Senate Parliamentarian Kills the Dream of a $15 Minimum Wage—for the Moment

The wage, stagnant since 2009, can’t be raised via reconciliation.

Bill Clark/Congressional Quarterly/Zuma

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In a major blow to Democrats’ plan to raise the federal minimum wage to $15 per hour, the Senate parliamentarian ruled on Thursday that the proposed increaser can’t be passed through reconciliation as part of President Joe Biden’s $1.9 trillion coronavirus relief bill.

Democrats had hoped to include the minimum wage increase in a stimulus bill that could pass the Senate with a simple majority through a process called reconciliation, rather than with the 60 votes normally needed. The decision by the parliamentarian, Elizabeth MacDonough, means that $15 hourly wage requirement cannot stay in the relief bill as written.

It’s possible for Vice President Kamala Harris, as president of the Senate, to overrule the parliamentarian, but the White House—along with the crucial moderate Democrat Sen. Joe Manchin (W.Va.)—refuses to pursue that option. The next steps are unclear: Senate Majority Leader Chuck Schumer (D-NY) will either have to omit the wage increase from the bill, or try to find a way to rewrite it to meet Senate’s parliamentary rules.

MacDonough’s decision comes as a major, if expected, blow to the national push for a $15 minimum wage. In a statement shortly after the ruling, the group Fight for $15 said in a statement, “We will not be deterred by an archaic Senate process that throughout history has been used to delay or deny progress for Black and brown communities while allowing multitrillion-dollar tax cuts for corporations.”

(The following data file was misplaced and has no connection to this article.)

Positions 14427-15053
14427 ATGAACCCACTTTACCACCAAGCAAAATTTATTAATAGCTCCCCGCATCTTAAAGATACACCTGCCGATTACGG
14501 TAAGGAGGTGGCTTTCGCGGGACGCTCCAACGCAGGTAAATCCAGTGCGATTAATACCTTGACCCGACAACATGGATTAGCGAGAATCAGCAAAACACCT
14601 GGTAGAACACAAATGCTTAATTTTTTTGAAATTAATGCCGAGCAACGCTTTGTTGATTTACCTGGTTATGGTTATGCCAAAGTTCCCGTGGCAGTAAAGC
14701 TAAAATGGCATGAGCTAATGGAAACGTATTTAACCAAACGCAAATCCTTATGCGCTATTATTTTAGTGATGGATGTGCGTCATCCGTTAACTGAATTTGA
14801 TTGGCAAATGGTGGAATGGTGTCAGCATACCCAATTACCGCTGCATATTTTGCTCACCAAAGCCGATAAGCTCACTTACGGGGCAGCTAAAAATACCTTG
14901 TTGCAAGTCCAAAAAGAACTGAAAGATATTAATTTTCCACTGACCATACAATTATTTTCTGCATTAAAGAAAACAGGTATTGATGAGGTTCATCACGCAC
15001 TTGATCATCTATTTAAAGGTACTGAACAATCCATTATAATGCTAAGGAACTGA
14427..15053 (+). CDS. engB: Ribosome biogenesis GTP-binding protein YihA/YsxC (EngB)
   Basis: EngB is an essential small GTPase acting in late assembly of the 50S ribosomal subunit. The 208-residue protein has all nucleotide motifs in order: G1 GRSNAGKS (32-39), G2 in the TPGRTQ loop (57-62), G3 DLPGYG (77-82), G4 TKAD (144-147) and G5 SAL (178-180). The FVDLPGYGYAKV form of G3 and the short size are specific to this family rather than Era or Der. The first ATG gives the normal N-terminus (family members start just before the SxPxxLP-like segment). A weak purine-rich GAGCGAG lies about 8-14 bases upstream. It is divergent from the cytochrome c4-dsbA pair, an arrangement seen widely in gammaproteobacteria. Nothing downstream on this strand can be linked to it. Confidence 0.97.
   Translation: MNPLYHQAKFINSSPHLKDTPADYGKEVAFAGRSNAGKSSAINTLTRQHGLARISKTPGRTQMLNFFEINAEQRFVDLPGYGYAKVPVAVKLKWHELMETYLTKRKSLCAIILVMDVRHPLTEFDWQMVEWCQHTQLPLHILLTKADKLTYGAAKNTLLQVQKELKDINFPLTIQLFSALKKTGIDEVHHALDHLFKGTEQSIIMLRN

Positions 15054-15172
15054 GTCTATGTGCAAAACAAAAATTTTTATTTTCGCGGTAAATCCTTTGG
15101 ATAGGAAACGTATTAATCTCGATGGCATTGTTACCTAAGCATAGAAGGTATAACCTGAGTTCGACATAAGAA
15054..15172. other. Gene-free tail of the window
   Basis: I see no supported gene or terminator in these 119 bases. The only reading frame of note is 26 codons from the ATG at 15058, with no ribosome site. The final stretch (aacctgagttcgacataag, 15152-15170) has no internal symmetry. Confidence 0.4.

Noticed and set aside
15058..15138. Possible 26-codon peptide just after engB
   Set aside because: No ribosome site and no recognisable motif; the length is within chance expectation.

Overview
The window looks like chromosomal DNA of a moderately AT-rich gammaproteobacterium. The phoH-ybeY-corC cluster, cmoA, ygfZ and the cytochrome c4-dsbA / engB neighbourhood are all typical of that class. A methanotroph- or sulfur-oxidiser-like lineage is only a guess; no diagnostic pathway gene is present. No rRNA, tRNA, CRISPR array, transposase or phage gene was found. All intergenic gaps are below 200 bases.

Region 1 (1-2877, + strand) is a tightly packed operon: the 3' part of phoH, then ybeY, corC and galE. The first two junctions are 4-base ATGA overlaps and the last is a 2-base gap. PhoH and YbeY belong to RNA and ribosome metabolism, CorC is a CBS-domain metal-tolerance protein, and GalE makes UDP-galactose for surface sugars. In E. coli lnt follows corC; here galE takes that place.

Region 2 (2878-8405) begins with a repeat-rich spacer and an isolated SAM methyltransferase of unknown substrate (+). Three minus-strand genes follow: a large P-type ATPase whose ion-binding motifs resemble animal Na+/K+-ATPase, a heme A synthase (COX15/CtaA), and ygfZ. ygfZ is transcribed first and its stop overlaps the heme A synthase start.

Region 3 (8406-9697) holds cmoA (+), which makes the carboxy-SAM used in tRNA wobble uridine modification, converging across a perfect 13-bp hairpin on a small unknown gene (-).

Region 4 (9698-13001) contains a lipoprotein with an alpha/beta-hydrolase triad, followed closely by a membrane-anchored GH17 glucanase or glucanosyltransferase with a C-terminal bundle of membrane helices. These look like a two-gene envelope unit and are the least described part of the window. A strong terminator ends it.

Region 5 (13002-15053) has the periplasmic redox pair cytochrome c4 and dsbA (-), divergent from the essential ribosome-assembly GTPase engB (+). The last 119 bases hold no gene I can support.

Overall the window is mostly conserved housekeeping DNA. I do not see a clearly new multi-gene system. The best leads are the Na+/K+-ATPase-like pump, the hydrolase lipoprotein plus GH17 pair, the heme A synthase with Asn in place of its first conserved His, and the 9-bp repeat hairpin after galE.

“Voters don’t want to hear excuses about process, procedures or parliamentarians,” they continued. “We want a job that pays us a living wage. We want dignity at work. We want and we need $15.”

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Fact:

In-depth journalism that investigates the powerful takes real money and is so damn important right now.But it doesn’t take a Mother Jones investigation to know that billionaires and corporations will never fund the type of reporting (like they do politicians) we do that exists to help bring about change. Instead, our mission-driven journalism is made possible by people power, and has been for 46 years now since our founding as a non-profit.

In “TITLE TK” Monica Bauerlein writes about the perilous moment we’re in, and why it’s so important that we raise $325,000 by the time November’s midterms are decided so we can be ready to throw everything we have at the big issues facing the nation no matter what happens. Please help MoJo’s people-powered journalism with a donation today.

$400,000 to go!

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